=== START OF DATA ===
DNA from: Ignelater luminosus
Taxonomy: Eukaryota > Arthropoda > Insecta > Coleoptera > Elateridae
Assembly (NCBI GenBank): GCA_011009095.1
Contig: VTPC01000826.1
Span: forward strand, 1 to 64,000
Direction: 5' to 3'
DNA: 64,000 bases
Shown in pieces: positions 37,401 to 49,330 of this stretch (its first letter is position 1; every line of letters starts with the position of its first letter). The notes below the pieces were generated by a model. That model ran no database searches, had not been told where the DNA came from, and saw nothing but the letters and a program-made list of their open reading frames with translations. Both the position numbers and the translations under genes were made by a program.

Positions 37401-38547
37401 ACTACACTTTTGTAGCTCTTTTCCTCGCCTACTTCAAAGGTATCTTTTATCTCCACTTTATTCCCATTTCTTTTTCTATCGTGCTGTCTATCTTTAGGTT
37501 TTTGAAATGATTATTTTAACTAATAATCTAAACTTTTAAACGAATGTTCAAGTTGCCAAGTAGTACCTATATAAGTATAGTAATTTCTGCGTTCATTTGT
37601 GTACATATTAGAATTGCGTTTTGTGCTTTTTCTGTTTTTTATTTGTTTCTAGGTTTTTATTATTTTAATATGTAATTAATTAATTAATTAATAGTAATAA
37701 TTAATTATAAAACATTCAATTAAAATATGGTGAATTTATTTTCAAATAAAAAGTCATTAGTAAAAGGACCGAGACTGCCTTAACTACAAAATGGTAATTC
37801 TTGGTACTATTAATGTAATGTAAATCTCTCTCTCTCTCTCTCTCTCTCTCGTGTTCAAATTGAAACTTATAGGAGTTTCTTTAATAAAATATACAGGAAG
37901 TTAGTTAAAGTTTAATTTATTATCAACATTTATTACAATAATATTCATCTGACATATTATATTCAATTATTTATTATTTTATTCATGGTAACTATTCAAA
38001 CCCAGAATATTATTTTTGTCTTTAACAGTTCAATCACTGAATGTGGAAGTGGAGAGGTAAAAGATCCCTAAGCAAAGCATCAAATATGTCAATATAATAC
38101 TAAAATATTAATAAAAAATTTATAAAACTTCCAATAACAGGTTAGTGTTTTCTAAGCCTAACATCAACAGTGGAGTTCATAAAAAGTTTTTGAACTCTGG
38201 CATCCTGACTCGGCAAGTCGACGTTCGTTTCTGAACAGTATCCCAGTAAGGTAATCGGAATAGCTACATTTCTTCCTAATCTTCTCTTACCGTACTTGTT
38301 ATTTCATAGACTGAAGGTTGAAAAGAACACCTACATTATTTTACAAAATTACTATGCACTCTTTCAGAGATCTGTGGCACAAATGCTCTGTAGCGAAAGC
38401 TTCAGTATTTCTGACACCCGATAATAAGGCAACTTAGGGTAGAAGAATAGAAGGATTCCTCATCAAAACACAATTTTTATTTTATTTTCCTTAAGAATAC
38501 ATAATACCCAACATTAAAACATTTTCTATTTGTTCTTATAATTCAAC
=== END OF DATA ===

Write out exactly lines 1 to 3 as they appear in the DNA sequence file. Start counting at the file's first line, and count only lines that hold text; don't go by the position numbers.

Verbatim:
DNA from: Ignelater luminosus
Taxonomy: Eukaryota > Arthropoda > Insecta > Coleoptera > Elateridae
Assembly (NCBI GenBank): GCA_011009095.1